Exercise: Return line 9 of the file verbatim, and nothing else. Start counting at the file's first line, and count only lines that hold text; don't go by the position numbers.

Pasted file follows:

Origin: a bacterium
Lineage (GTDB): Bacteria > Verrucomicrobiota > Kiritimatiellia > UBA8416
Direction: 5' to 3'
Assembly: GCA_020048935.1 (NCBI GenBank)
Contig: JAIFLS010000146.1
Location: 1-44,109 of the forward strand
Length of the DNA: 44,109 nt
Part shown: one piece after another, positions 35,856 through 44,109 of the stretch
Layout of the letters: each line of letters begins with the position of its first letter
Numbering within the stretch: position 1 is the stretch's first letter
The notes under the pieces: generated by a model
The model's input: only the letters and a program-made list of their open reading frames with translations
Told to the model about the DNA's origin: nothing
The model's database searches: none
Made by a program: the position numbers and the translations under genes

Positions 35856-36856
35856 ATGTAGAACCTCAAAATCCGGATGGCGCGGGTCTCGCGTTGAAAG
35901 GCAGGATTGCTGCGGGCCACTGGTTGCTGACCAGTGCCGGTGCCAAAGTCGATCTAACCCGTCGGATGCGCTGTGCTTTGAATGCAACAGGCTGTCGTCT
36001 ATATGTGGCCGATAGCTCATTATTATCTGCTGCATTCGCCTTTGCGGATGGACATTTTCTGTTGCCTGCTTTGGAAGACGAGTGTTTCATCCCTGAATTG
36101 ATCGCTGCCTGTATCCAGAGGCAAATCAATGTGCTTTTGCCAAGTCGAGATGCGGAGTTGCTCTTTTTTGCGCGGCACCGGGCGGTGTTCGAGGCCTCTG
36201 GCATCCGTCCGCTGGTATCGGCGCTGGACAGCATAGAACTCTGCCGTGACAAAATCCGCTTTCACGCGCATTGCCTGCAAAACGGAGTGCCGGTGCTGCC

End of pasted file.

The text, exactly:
Layout of the letters: each line of letters begins with the position of its first letter